Font Size

Testicle Infection (Epididymitis) (cont.)

What Are the Symptoms of Epididymitis?

Symptoms of epididymitis start gradually and often peak within 24 hours. Pain usually begins in the scrotum or groin.

  • Abdominal or flank pain: At first, inflammation begins in the vas deferens (which is the duct that carries sperm to the urethra) and then descends to the epididymis. This descent explains why symptoms can start initially in the flank (lower back) and groin. One side of the groin or testicle may be much more painful than the other.
  • Scrotal pain and swelling: The epididymis may swell to twice normal size within 3-4 hours (the degree of swelling is variable).
  • Pain on urination, occasionally blood in the urine.
  • Discharge from the urethra (at the end of the penis; especially in men younger than 39 years of age)
  • Fever and chills
  • Nausea
Medically Reviewed by a Doctor on 11/21/2017

Must Read Articles Related to Testicle Infection (Epididymitis)

Antibiotics (Side Effects, List, Types)
Antibiotics Antibiotics are prescribed to individuals to cure disease by killing bacteria. There are over 100 antibiotics. The main classes of antibiotics include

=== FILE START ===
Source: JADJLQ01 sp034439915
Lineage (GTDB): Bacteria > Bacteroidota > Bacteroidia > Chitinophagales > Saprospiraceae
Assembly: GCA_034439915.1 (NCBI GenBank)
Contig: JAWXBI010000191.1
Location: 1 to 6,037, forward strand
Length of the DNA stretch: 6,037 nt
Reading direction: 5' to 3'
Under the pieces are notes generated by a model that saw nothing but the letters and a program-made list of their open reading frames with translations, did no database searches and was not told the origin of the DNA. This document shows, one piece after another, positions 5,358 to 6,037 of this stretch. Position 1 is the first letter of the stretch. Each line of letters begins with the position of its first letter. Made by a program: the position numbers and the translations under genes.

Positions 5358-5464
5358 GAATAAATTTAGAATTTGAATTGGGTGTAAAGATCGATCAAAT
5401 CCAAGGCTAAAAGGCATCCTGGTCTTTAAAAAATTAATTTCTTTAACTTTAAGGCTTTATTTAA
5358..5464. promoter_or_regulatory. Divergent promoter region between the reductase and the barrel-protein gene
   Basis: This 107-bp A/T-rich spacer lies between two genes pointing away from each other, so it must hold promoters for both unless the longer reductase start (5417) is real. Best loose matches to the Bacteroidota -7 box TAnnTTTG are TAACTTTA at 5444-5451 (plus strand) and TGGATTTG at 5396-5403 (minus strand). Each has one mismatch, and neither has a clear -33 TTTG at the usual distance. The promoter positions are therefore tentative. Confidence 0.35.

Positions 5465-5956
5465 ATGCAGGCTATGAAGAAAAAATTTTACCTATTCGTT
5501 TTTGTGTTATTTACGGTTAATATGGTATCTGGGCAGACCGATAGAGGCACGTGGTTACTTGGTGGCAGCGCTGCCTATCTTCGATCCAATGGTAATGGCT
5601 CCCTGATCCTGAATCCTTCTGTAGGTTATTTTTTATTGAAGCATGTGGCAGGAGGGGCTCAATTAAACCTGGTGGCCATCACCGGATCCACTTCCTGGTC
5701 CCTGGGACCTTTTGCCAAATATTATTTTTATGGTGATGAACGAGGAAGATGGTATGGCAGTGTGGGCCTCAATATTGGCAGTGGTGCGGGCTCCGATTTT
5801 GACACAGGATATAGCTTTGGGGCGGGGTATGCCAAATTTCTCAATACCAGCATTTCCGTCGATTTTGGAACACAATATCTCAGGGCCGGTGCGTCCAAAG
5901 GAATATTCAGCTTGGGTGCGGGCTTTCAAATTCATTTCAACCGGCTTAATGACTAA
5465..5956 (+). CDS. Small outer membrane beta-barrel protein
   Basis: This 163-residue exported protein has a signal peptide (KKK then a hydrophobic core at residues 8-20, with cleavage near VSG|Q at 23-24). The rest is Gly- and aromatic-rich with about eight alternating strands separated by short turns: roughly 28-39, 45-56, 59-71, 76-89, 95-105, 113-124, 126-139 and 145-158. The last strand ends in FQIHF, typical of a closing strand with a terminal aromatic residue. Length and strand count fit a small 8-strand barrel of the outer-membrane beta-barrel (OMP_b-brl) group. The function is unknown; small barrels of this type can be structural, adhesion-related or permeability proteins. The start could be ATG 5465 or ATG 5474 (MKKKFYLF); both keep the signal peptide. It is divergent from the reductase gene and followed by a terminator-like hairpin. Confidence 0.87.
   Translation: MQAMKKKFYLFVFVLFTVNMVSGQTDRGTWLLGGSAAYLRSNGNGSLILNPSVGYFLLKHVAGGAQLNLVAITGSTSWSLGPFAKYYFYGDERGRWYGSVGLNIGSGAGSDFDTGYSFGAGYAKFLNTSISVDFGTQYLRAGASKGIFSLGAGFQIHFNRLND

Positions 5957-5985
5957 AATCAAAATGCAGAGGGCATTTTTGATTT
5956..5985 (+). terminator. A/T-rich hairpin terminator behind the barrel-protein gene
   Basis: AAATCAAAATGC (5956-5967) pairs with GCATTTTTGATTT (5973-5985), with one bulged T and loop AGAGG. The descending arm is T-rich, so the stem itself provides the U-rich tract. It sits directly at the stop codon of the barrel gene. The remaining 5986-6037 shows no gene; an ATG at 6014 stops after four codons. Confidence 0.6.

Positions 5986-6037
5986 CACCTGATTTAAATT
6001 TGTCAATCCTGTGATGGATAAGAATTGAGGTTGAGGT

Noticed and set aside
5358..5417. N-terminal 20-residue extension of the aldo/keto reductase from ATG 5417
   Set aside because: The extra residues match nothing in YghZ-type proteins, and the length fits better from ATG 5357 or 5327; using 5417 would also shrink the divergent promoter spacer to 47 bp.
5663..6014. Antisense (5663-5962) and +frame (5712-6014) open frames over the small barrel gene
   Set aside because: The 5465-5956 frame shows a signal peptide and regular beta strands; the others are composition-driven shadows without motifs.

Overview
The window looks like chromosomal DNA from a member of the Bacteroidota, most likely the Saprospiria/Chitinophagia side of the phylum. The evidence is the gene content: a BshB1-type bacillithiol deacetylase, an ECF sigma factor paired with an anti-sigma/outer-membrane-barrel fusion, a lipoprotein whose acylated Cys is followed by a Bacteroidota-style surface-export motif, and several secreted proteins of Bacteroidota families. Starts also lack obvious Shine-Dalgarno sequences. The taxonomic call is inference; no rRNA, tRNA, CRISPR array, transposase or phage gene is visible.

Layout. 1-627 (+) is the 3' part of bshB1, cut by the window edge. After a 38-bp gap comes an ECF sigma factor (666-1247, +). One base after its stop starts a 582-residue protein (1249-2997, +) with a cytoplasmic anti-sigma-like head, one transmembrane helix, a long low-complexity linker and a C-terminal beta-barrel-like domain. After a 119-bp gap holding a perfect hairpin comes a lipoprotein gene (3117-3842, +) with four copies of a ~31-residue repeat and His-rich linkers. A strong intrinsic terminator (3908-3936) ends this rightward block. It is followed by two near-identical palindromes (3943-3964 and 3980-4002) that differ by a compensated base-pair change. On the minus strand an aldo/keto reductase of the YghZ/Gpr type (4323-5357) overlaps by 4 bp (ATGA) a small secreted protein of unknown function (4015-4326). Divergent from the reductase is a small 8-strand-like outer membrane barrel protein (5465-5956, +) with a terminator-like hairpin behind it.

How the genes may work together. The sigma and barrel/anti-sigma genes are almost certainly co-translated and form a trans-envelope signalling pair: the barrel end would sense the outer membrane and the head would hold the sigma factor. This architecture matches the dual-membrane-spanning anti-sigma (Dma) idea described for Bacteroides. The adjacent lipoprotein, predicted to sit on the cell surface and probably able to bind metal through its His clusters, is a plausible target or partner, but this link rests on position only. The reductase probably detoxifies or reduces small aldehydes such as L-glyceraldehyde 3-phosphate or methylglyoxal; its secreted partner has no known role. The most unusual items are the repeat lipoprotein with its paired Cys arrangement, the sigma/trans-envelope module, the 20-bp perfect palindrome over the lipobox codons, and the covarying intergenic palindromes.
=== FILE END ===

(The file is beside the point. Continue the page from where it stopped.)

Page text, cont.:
learn more >>
Blood in the Urine
Blood in the Urine (Hematuria) Blood in the urine (hematuria) can be associated with many conditions, some of which can be dangerous. Causes of blood in the urine include
learn more >>
Testicular Cancer
Cancer of the Testicle Testicular cancer is a cancer/...learn more >>

Patient Comments & Reviews

The eMedicineHealth doctors ask about Epididymitis (Testicle Infection Symptoms, Causes, and Treatment):

Testicle Infection (Epididymitis) - Symptoms

What were the symptoms of your testicle infection and how was it treated?

Testicle Infection (Epididymitis) - Treatments

What was the treatment for your testicle infection (epididymitis)?

Epididymitis - Experience

Have you had testicle infection? Please describe your experience.

Read What Your Physician is Reading on Medscape

Testicular Trauma »

Institute conservative treatment for patients with minor trauma in which the testes are unequivocally spared and the scrotum has not been violated.

Read More on Medscape Reference »

Medical Dictionary